How Competitive Is the Field of Avionics?

How Competitive Is the Field of Avionics?

Avionics is a highly specialized skill within the transportation field. This important job greatly enhances passenger safety rates, for small and large aircraft. Aircraft mechanics perform rigorous inspections, using standards and schedules mandated by the Federal Aviation Administration (FAA). Some avionics technicians also perform preventive maintenance, to avoid mechanical failures and minimize unscheduled down time for aircraft. All licensed aircraft must also have regular repairs and routine maintenance on a schedule that the FAA determines, based on size and type of service.

The FAA's certifications for aircraft mechanics fall into three main categories, avionics, airframe, and powerplant. Avionics technicians cannot work on engines, brakes, or mechanical systems, unless they have been cross-trained and certified as airframe or powerplant mechanics. Most are qualified to work on specific parts of an airplane related to navigation, communications, radar, and flight control systems. In some cases, the Federal Communications Commission (FCC) must also license avionics technicians, before being certified. These jobs require in-depth knowledge of electronic systems, as well.

A high school diploma is the minimum educational qualification for pursuing entry-level jobs and apprenticeships. The FAA still allows avionics technicians to pursue certification through on-the-job training, under a certified mechanic. This option takes 18-24 months of training and passing the licensure exam. To enter this field, many aircraft maintenance technicians take classes leading to an associate or a bachelor's degree. Currently, there are nearly 200 schools where students can gain the education and skills needed for jobs in avionics. In the United States, all the schools that award these degrees must have a curriculum that meets Federal Aviation Administration approval.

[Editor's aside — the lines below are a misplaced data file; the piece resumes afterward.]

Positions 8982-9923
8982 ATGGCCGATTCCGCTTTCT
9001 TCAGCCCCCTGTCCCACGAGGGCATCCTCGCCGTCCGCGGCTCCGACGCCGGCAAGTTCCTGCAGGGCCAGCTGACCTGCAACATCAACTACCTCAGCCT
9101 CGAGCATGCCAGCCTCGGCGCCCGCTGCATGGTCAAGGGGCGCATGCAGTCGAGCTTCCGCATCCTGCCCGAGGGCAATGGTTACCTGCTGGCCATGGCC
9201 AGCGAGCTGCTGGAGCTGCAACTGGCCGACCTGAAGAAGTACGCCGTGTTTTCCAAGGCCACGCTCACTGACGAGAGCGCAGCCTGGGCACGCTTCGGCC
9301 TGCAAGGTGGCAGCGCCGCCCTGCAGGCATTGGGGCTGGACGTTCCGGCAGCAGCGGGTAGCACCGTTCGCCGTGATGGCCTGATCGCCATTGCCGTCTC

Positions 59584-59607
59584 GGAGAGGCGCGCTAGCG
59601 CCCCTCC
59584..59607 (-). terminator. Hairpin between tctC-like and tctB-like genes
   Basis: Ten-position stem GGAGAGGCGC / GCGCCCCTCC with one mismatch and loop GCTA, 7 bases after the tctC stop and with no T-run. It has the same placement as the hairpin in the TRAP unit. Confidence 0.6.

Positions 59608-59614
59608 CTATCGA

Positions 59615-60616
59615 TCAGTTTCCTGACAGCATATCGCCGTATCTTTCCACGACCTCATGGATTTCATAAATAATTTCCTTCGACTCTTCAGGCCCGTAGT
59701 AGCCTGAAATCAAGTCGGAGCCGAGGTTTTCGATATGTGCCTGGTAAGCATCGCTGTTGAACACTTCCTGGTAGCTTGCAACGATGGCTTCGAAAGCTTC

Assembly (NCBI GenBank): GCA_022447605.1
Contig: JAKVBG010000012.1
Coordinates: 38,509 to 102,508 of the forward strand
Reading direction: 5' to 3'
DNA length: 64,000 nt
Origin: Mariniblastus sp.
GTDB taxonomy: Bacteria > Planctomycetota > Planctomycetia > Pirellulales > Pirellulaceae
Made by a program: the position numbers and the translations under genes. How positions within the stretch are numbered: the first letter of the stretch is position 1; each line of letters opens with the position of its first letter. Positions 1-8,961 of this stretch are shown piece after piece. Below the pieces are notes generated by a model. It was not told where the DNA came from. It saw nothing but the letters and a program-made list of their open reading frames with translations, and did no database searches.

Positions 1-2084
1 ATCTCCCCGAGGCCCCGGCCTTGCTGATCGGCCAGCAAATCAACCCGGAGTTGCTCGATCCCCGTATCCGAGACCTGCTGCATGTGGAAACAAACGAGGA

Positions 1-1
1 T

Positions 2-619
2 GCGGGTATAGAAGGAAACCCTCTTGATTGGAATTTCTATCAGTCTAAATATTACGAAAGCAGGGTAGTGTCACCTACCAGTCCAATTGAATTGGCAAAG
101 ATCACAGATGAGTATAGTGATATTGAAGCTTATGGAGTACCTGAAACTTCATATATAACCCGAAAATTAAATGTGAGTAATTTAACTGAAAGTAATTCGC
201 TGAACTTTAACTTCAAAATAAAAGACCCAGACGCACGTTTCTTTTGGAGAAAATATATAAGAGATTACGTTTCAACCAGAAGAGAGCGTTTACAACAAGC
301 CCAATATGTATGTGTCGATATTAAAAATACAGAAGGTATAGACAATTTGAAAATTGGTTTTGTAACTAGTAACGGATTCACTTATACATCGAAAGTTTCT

These schools are required to offer 1,900 classroom hours, at minimum. Hands-on experience with appropriate systems and equipment must be part of the program. Chemistry, mathematics, physics, mechanical drawing, and computer science classes are also part of the course of study. Due to the nature of modern aircraft construction, most schools in the U.S. emphasize electronics courses. Command of the English language is necessary because all avionic mechanics must prepare written reports on all aircraft inspections, maintenance, and repairs. Avionics technicians must have the tools needed to perform their jobs.

Job opportunities will increase in the near future for people who have completed the bachelor's degree program and passed the licensure examination. FAA repair facilities, smaller regional airports, and aviation contractors offer the best entry points for jobs. Competition for jobs at airlines and major airports is intense because these positions offer better pay and benefits. Keeping an avionics technician license requires several hours of additional training every two years.

With approximately 16, 000 positions currently, jobs for avionics will increase by eight percent annually, during the next 10 years. This is average for the aviation industry. It employs approximately 150,000 mechanics in all categories. Most new job opportunities will result from baby boomer retirement. An FAA airframe and powerplant (A&P) aviation mechanics license improves career options for avionics technicians. After holding the A&P certificate for three years and attaining two years of hands-on experience, avionics technicians can become authorized aircraft inspectors. Additional education can lead to certification as aviation, electrical, or communication engineers, aviation careers with expanded job options and higher salaries.